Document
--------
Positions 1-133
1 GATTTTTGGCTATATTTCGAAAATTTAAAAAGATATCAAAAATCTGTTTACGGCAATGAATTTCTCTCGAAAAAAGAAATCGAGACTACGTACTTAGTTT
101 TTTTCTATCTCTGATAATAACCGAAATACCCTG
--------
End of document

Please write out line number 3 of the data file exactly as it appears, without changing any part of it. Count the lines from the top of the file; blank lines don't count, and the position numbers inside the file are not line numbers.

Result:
101 TTTTCTATCTCTGATAATAACCGAAATACCCTG